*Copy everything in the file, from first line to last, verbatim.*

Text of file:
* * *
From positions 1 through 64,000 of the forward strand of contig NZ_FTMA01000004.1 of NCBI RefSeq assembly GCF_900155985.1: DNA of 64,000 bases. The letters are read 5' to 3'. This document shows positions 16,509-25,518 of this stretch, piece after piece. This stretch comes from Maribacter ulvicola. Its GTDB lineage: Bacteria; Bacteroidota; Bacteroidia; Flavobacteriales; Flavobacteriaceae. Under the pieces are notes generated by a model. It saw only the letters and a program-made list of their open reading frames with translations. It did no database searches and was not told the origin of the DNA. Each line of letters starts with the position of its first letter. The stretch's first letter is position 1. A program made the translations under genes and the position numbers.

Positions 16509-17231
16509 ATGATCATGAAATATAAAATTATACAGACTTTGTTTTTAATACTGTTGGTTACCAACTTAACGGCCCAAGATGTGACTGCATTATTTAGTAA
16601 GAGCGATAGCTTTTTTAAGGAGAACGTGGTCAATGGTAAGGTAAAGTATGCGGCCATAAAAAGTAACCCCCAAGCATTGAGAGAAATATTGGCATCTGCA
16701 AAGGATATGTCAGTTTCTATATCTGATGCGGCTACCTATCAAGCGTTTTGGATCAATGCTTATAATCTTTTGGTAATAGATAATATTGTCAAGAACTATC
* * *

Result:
From positions 1 through 64,000 of the forward strand of contig NZ_FTMA01000004.1 of NCBI RefSeq assembly GCF_900155985.1: DNA of 64,000 bases. The letters are read 5' to 3'. This document shows positions 16,509-25,518 of this stretch, piece after piece. This stretch comes from Maribacter ulvicola. Its GTDB lineage: Bacteria; Bacteroidota; Bacteroidia; Flavobacteriales; Flavobacteriaceae. Under the pieces are notes generated by a model. It saw only the letters and a program-made list of their open reading frames with translations. It did no database searches and was not told the origin of the DNA. Each line of letters starts with the position of its first letter. The stretch's first letter is position 1. A program made the translations under genes and the position numbers.

Positions 16509-17231
16509 ATGATCATGAAATATAAAATTATACAGACTTTGTTTTTAATACTGTTGGTTACCAACTTAACGGCCCAAGATGTGACTGCATTATTTAGTAA
16601 GAGCGATAGCTTTTTTAAGGAGAACGTGGTCAATGGTAAGGTAAAGTATGCGGCCATAAAAAGTAACCCCCAAGCATTGAGAGAAATATTGGCATCTGCA
16701 AAGGATATGTCAGTTTCTATATCTGATGCGGCTACCTATCAAGCGTTTTGGATCAATGCTTATAATCTTTTGGTAATAGATAATATTGTCAAGAACTATC